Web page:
United States presidential election in North Dakota, 2016

United States presidential election in North Dakota, 2016
North Dakota
November 8, 2016

Nominee Donald Trump Hillary Clinton Gary Johnson
Party Republican Democratic Libertarian
Home state New York New York New Mexico
Running mate Mike Pence Tim Kaine William Weld
Electoral vote 3 0 0
Popular vote 216,794 93,758 21,434
Percentage 62.9% 27.2% 6.2%

County Results

President before election

Barack Obama

Elected President

Donald Trump

The 2016 United States presidential election in North Dakota was held on November 8, 2016, as part of the 2016 General Election in which all 50 states plus The District of Columbia participated. North Dakota voters chose electors to represent them in the Electoral College via a popular vote pitting the Republican Party's nominee, businessman Donald Trump, and running mate Indiana Governor Mike Pence against Democratic Party nominee, former Secretary of State Hillary Clinton and her running mate, Virginia Senator Tim Kaine.

On June 7, 2016, as part of the Democratic Party presidential primaries, North Dakota voters expressed their preferences for the Democratic party's nominees for President. As North Dakota does not have a voter registration system,[1] all voters could choose to participate in this caucus. Due to a disagreement about the binding of delegates between state and national party leaders, no Republican Party primary or caucus was held. Instead, delegates were chosen at the state party convention April 1–3.[2]

Donald Trump won the election in North Dakota with 62.9% of the vote. Hillary Clinton received 27.2% of the vote.[3] The state also gave Libertarian Party candidate Gary Johnson his second best showing with 6.2% of the vote, only behind the 9.3% of the vote he received in his home state of New Mexico.

Primary elections

Democratic caucus

Three candidates appeared on the Democratic presidential primary ballot:

North Dakota Democratic caucuses, June 7, 2016
Candidate District delegates State delegates
Count Percentage Pledged Unpledged Total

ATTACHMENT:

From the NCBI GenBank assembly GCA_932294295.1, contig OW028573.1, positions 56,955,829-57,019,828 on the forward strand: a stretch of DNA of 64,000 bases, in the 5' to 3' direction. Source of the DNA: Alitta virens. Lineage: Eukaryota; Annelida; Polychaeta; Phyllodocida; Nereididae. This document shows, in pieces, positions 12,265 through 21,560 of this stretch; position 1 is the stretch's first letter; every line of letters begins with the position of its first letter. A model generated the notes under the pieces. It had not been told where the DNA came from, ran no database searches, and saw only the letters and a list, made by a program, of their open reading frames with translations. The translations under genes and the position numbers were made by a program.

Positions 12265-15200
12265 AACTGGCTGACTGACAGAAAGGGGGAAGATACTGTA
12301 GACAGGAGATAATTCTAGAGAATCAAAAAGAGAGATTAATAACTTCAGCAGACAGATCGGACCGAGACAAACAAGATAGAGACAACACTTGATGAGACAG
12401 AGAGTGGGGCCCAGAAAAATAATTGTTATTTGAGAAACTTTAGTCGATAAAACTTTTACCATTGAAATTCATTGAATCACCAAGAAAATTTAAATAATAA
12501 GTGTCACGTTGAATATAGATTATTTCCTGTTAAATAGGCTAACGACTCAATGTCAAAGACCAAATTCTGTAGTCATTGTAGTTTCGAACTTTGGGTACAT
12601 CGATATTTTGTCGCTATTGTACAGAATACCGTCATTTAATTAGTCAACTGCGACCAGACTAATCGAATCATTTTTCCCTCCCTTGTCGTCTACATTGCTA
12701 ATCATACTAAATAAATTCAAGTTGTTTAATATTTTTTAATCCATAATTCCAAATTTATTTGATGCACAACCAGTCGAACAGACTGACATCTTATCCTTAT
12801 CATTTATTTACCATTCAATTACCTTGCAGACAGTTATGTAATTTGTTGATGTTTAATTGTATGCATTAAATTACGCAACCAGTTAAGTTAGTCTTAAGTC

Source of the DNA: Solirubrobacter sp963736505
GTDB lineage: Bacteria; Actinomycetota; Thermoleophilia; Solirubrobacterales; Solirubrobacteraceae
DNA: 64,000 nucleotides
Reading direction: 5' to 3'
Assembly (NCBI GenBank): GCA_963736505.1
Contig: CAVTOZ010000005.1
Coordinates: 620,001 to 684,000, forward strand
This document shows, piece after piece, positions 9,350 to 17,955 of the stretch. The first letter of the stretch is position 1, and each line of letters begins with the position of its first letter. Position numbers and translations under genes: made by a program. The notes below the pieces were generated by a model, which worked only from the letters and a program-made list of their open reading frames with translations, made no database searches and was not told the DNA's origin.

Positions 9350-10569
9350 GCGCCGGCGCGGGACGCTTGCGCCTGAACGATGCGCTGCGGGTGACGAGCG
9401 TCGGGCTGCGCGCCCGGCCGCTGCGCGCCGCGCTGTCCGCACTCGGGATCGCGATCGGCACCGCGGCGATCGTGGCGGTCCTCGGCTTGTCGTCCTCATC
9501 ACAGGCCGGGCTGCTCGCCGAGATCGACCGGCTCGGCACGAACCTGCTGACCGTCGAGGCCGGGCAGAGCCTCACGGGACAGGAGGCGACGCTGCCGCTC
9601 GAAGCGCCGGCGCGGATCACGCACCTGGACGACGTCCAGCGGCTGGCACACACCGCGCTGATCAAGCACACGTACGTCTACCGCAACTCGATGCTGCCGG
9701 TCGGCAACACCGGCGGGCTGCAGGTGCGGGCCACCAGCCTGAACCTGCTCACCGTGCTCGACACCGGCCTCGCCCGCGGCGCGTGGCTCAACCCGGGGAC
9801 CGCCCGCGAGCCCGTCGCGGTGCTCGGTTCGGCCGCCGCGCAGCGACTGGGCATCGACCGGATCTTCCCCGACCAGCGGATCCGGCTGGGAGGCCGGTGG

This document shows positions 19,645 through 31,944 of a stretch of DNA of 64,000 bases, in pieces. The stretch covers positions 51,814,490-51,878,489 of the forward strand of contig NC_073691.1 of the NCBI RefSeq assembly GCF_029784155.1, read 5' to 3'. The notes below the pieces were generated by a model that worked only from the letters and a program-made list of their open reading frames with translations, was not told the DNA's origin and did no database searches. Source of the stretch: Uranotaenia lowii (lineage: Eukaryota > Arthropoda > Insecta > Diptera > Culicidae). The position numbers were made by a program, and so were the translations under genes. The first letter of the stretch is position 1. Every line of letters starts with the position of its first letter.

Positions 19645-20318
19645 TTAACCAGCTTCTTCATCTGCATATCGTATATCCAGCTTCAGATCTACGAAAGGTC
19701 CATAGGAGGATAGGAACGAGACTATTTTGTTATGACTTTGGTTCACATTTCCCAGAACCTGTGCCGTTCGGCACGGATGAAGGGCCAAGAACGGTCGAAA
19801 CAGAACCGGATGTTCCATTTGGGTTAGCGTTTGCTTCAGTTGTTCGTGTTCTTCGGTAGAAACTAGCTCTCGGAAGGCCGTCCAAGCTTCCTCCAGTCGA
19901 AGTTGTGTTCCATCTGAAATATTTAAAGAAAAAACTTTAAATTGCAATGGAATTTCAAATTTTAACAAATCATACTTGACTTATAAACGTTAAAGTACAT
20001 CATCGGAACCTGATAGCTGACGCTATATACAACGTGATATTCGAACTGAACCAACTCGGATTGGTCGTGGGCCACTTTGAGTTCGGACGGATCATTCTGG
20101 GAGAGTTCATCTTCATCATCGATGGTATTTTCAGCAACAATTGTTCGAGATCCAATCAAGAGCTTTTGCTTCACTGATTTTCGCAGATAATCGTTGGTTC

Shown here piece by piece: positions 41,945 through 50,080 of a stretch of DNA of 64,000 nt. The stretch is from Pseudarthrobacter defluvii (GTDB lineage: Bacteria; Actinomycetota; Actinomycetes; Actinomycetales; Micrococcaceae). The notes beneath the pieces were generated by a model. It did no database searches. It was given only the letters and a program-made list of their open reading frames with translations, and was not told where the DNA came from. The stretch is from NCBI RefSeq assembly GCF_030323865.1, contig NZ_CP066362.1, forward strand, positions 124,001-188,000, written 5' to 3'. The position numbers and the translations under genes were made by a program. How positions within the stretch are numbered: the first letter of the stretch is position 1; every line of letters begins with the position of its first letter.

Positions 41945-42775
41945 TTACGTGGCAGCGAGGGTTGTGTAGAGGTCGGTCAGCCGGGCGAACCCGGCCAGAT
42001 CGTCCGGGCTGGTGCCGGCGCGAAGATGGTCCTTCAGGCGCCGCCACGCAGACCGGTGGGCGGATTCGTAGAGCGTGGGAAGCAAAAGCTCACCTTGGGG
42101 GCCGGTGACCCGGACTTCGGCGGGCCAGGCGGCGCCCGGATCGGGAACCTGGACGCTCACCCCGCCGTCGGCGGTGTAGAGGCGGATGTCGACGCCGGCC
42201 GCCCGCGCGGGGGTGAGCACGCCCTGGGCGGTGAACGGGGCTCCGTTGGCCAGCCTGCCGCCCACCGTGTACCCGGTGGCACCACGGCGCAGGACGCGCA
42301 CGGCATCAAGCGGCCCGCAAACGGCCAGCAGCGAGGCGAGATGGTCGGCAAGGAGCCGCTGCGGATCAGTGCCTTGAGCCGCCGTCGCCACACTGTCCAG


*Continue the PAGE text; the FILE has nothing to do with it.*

Bernie Sanders 253 64.21% 13 1 14
Hillary Clinton 101 25.63% 5 1 6
Uncommitted 40 10.15% 0 0 0
Total 394 100% 18 5 23
Source: The Green Papers

Republican convention

The North Dakota Republican Party did not hold a presidential preference caucus or primary, but instead selected 28 Republican National Convention delegates unpledged to any particular candidate at the state party convention, which was held April 1–3, 2016.[2] A generally pro-Cruz slate of delegates was elected to the convention.[4] Cruz had the support of 14 delegates before he dropped out of the race. Three of them switched to Trump on May 27 along with all 13 of the uncommitted delegates giving Trump the majority of commitments and the support of 17 delegates (Trump had the support of 1 delegate before Cruz dropped out).

North Dakota Republican state convention, April 1-3, 2016
Candidate Actual delegate count
Bound Unbound Total
Donald Trump 0 17 17
Ted Cruz 0 11 11
John Kasich 0 0 0
(available) 0 0 0
Unprojected delegates: 0 0 0
Total: 0 28 28
Source: The Green Papers

Voting History

North Dakota joined the Union in November 1889 and has participated in all elections from 1892 onwards.

Since 1900, North Dakota voted Democratic 17.24 percent of the time and Republican 82.76 percent of the time.

Since 1968 the state has always voted for Republican and the same is expected to happen this time around as well.[5]


Republican nominee Donald Trump won North Dakota in a 36-percentage-point-routing over Democratic rival Hillary Clinton, thus carrying the state's 3 electoral votes.[6] Like many neighboring majority-white, largely rural Great Plains and prairie states, North Dakota has not supported a Democratic candidate for president since Lyndon B. Johnson in 1964.

North Dakota politics are dominated by the farm, with a largely white and older populace who are socially conservative. Though the state's farming population has briefly flirted with populism, that movement is now mostly faded from North Dakota politics, as farms in North Dakota are no longer tilled by solitary yeoman and are no longer family-owned as much, and are replaced by agribusinesses.[7]

In recent Presidential elections, Bakken shale oil has been a major driver of conservative success in the state, as its economy is increasingly fueled by the North Dakota oil boom and its population grows suspect of the environmental movement championed by Democrats. The main oil boom has taken place in the counties west and northwest of Bismarck, where Donald Trump won sometimes north of 80% of the vote.[8]

Donald Trump won in Grand Forks County which contains the city of Grand Forks, in Cass County which contains the city of Fargo, and in Burliegh County which contains the capital city of Bismarck. He also swept most of the rural and deeply conservative counties of the state, sometimes taking more than 80% of the vote in a county. Clinton won resoundingly in Sioux County, which is majority Native American and is the site of the Dakota Access Pipeline Protest by its inhabitants, the Sioux Indian tribe.

See also


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